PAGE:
Mountain Bike Reviews Forum banner

1721 - 1740 of 2021 Posts

·
Registered
Joined
·
1 Posts
I'm thinking about upsizing from S4 to S5, I'm 185cm.

What would make the most economic sense? Sell the S4 bike as is, and (try to) find an S5, or sell just the S4 frame and move parts over to an S5 frame?
 

·
Registered
Joined
·
230 Posts
IMO a complete bike makes most sense, however be sure to find an S5 bike OR frame and then sell the Bike or Frame.
Selling either first might leave you without a Bike for an undisclosed amount of time.
 

·
Registered
Joined
·
4,177 Posts
Have a few more rides on the Cascade link now and all I can say is wow. This bike is so, so good with this setup, it just rips. We rode an off the map trail system today that has some super steep/rough trails. It is a place where the Enduro should excel and it does, but I set PR's on every descent today with the Evo.

Every. Single. One.

This is a place that I sometimes ride 3-4 times per week and have 50+ attempts on everything. My PR's weren't a single second either, I was taking chunks of time off. The bike is so composed and I feel like I can place it anywhere I want on the trail. For me speed comes from being relaxed and with some bikes I just get in the zone, today was one of those days.

I also rode another trail system yesterday, not as extreme, but still very rough and very fast. Net result was very similar, I set my fastest times in years on the two descents I did out there as well.

The best way I can describe it is that the Cascade link takes the sting out of impacts at speed while also feeling much more controlled and well damped. Happy to answer any specific questions, but after being skeptical about the link making any difference I am a believer.
I wonder if the additional midrange support that the Cascade provides as a result of the higher required spring pressure would now have your Evo climbing faster than your E29?


Sent from my SM-G715A using Tapatalk
 

·
Registered
Joined
·
6,424 Posts
Discussion Starter · #1,724 ·
I wonder if the additional midrange support that the Cascade provides as a result of the higher required spring pressure would now have your Evo climbing faster than your E29?


Sent from my SM-G715A using Tapatalk
I did set a few pavement climbing PR's on the Evo a few days ago as well when I mounted the link. I was pushing pretty hard and haven't done that in a while. Will keep an eye on it and report back.
 

·
Registered
Joined
·
4,177 Posts
I know this, the Cascade is well and truly needed just to make it through my average trail ride with a handful of smallish jumps/ drops/ g-outs & bumps.


That's me weighing mid 180s with 237 shock psi.

Sent from my SM-G715A using Tapatalk
 

·
Registered
Joined
·
395 Posts
Have a few more rides on the Cascade link now and all I can say is wow. This bike is so, so good with this setup, it just rips. We rode an off the map trail system today that has some super steep/rough trails. It is a place where the Enduro should excel and it does, but I set PR's on every descent today with the Evo.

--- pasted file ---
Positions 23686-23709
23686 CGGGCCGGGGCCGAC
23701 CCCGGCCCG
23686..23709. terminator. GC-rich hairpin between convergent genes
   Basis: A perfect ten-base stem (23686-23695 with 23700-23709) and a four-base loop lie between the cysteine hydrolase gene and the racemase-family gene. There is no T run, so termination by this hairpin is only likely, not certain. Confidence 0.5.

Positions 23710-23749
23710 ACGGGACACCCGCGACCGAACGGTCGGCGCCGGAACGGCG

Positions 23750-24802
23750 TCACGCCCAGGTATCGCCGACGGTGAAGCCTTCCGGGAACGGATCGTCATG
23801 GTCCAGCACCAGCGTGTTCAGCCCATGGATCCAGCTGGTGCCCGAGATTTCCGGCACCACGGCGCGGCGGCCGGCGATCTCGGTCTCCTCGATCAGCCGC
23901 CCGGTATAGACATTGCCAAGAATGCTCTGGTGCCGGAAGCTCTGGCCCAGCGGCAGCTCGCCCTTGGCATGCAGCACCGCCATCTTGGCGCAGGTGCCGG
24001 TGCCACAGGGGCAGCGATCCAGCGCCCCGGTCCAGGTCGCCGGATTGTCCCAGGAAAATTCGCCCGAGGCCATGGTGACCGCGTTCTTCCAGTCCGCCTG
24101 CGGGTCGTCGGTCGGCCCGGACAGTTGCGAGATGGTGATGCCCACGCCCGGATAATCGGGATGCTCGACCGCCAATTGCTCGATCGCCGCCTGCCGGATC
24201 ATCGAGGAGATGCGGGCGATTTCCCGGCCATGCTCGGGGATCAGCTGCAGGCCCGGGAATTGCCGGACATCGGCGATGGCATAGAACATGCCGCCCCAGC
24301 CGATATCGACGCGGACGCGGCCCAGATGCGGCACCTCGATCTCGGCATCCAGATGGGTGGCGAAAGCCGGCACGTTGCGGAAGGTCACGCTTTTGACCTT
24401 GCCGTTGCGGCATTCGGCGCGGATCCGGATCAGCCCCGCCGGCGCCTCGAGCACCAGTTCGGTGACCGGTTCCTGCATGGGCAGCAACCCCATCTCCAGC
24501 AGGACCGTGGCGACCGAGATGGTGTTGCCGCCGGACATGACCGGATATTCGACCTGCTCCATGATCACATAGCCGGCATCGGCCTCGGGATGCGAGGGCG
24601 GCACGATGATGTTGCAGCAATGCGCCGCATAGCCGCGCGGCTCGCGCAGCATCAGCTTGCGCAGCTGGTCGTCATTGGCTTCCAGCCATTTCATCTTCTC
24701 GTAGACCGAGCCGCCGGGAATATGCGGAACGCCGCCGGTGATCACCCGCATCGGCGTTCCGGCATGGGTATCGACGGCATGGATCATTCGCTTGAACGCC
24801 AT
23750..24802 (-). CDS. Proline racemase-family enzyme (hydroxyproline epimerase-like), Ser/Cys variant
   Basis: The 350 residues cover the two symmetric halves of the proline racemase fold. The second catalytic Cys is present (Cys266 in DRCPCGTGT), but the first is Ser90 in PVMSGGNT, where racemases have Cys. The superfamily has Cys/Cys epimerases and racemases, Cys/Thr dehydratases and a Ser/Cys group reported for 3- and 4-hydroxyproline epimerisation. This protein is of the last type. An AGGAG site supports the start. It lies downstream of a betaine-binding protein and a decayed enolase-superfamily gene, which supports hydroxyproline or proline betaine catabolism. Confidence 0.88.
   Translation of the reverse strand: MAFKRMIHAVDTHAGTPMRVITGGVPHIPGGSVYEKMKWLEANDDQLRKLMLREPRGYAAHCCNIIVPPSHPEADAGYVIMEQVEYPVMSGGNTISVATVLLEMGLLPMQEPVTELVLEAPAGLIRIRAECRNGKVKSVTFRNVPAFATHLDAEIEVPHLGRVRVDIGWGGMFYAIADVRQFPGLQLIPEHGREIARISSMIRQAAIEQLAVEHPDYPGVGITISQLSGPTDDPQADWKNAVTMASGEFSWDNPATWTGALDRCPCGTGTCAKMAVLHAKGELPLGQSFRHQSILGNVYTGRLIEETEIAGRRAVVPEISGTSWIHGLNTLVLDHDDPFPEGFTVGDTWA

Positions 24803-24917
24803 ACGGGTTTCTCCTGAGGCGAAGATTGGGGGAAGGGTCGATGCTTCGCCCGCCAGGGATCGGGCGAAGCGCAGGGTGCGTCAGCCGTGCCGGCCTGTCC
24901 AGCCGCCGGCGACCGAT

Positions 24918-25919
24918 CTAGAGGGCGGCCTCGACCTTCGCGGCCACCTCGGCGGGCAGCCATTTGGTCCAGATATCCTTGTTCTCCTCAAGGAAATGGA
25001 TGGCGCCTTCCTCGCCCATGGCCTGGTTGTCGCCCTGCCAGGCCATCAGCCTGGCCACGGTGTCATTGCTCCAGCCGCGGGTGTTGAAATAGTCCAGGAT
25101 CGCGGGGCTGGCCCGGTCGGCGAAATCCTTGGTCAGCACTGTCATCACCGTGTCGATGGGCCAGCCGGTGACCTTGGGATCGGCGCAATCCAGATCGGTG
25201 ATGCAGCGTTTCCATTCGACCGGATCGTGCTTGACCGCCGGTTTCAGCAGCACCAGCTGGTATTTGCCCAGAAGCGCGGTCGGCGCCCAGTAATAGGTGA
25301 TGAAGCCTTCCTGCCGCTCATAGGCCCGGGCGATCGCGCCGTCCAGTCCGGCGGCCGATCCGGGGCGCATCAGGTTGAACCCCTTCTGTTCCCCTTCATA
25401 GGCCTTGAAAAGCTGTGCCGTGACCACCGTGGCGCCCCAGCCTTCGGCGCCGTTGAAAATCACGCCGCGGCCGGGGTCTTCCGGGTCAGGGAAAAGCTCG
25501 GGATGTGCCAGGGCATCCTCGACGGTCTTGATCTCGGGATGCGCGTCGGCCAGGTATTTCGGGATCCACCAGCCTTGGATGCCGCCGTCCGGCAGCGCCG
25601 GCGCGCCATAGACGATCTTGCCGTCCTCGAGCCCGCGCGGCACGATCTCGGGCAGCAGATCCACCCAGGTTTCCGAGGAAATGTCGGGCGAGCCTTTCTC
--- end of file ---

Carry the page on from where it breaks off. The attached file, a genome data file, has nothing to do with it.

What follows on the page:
Every. Single. One.

This is a place that I sometimes ride 3-4 times per week and have 50+ attempts on everything. My PR's weren't a single second either, I was taking chunks of time off. The bike is so composed and I feel like I can place it anywhere I want on the trail. For me speed comes from being relaxed and with some bikes I just get in the zone, today was one of those days.

I also rode another trail system yesterday, not as extreme, but still very rough and very fast. Net result was very similar, I set my fastest times in years on the two descents I did out there as well.

The best way I can describe it is that the Cascade link takes the sting out of impacts at speed while also feeling much more controlled and well damped. Happy to answer any specific questions, but after being skeptical about the link making any difference I am a believer.
Where do you think the enduro exceeds vs the evo now? Race or park days?
 

·
Registered
Joined
·
6,424 Posts
Discussion Starter · #1,727 ·
Where do you think the enduro exceeds vs the evo now? Race or park days?
The Evo feels and measures faster on the trails. I can place it anywhere on the trail comfortably. I think the Enduro is a better park bike just because it has that bottomless feel to it. It is not as precise and just wants you to point it straight through everything. The Enduro is more comfortable though since it just deadens everything. You expect a big hit from something and it feels like hitting a speed bump in a Raptor. The trail just disappears under you.

Answering your question directly, the Enduro is the better park bike and the Evo is the better race bike.
 

·
Registered
Joined
·
27 Posts
Just a heads up... If anyone is looking for a S3 Expert, there looks to be a super clean one available on the pinkbike classifieds right now.
 

·
Registered
Joined
·
14 Posts
Hi everyone

Writing from France.
Happy owner of an S4 SJ evo with cascade link. Actually discussing with EXT to get a storia prepared to fit her.
Cascade link made a huge difference and i'm pretty sure i would be able not to go to coil shock. But once you tasted the lack of need to check any pressure change, on a bike i feel a bit sensible to it, makes me feel i would appreciate the simplicity of use. (Not sure my sentence is ok :) )